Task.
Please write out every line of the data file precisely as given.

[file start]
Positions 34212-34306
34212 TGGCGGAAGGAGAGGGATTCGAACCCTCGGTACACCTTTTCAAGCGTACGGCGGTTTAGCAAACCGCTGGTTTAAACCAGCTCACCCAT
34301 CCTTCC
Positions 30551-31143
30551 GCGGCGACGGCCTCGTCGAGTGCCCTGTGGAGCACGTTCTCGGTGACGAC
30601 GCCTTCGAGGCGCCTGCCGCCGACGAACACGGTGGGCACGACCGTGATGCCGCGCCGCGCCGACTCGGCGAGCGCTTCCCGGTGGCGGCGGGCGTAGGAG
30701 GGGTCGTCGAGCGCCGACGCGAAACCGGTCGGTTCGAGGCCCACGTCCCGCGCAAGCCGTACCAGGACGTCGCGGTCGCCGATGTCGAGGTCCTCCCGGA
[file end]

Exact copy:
Positions 34212-34306
34212 TGGCGGAAGGAGAGGGATTCGAACCCTCGGTACACCTTTTCAAGCGTACGGCGGTTTAGCAAACCGCTGGTTTAAACCAGCTCACCCAT
34301 CCTTCC
Positions 30551-31143
30551 GCGGCGACGGCCTCGTCGAGTGCCCTGTGGAGCACGTTCTCGGTGACGAC
30601 GCCTTCGAGGCGCCTGCCGCCGACGAACACGGTGGGCACGACCGTGATGCCGCGCCGCGCCGACTCGGCGAGCGCTTCCCGGTGGCGGCGGGCGTAGGAG
30701 GGGTCGTCGAGCGCCGACGCGAAACCGGTCGGTTCGAGGCCCACGTCCCGCGCAAGCCGTACCAGGACGTCGCGGTCGCCGATGTCGAGGTCCTCCCGGA